I cast my last looks up the sky,

And there between me and the sun
By instinct from a human eye.-
They left me there, to my despair,

I saw the expecting raven fly
Link'd to the dead and stiffening wretch,

Who scarce would wait till both should die,

Ere his repast begun;
Whose lifeless limbs beneath me stretch,
Relieved from that unwonted weight,

He flew, and perch'd, then flew once more, From whence I could not extricate

And each time nearer than before; Nor him nor memand there we lay,

I saw his wing through twilight flit,

And once so near me he alit The dying on the dead !

I could have smote, but lack'd the strength; I little deem'd another day

But the slight motion of my hand, Would see my louseless, helpless head.

And feeble scratching of the sand,

The exerted throat's faint struggling noise, “And there from morn till twilight bound, which scarcely could be callà a voice, I felt the heavy hours toil round,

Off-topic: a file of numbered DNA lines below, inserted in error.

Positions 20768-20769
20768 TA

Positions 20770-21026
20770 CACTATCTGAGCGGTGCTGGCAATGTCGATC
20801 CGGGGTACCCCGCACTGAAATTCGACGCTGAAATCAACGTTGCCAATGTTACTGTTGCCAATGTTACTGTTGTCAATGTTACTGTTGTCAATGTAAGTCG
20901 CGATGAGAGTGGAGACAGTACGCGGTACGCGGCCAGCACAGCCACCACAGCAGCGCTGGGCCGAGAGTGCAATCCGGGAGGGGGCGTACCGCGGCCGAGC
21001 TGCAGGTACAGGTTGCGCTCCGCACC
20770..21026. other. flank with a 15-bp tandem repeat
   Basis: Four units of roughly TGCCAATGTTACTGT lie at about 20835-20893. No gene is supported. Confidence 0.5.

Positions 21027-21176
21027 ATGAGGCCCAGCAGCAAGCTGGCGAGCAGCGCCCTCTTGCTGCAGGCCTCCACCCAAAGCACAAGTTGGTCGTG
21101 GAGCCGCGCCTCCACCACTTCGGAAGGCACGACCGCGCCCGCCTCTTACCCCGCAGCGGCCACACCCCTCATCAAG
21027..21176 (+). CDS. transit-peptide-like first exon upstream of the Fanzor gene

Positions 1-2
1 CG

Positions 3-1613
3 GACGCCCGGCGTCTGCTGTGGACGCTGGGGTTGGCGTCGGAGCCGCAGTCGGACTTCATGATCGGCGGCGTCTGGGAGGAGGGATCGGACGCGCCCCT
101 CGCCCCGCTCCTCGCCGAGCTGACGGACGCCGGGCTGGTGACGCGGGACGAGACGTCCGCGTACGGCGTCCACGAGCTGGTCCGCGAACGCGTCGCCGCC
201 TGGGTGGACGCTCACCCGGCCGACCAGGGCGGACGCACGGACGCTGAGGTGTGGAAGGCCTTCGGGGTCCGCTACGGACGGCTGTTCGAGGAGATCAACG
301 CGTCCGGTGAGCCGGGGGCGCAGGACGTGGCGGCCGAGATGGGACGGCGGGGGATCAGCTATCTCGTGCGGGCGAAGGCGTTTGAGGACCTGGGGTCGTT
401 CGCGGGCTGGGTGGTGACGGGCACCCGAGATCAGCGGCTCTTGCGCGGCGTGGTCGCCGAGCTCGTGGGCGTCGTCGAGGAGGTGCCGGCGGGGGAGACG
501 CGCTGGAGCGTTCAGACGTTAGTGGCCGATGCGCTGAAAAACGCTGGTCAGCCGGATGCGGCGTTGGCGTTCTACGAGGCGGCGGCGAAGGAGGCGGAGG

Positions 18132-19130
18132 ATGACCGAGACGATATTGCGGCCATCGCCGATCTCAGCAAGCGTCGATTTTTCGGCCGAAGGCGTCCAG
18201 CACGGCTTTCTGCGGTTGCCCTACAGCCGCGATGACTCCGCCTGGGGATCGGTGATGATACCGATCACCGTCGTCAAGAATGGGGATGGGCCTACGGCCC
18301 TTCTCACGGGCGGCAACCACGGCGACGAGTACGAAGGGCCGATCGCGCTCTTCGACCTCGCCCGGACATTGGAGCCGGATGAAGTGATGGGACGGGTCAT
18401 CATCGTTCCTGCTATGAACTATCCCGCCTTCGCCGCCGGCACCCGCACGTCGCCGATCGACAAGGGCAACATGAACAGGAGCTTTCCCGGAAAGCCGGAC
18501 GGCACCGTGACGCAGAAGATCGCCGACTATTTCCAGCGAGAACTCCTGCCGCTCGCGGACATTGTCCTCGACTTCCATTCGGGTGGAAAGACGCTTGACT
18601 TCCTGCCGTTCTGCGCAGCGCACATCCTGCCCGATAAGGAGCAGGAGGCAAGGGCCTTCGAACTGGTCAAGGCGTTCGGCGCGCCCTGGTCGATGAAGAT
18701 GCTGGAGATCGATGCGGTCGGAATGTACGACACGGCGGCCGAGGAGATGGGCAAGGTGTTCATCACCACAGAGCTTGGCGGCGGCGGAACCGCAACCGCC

Together scared him off at length.-With just enough of life to see

I know no more - my latest dream

Is something of a lovely star
My last of suns go down on me,

Which fix'd my dull eyes from afar,
In hopeless certainty of mind,
That makes us feel at length resign'd

And went and came with wandering beamn, To that which our foreboding years

And of the cold, dull, swimming, dense

Sensation of recurring sense,
Presents the worst and last of fears

And then subsiding back to death,
Inevitable - even a boon,
Nor more unkind for coming soon;

And then again a little breath,

A little thrill, a short suspense,
Yet shunn'd and dreaded with such care,

An icy sickness curdling o'er
As if it only were a snare
That prudence might escape:

My heart, and sparks that cross'd my brain At times both wish'd for and implored,

A gasp, a throb, a start of pain,
At times sought with self-pointed sword,

A sigh, and nothing more.
Tet still a dark and hideous close
To even intolerable woes,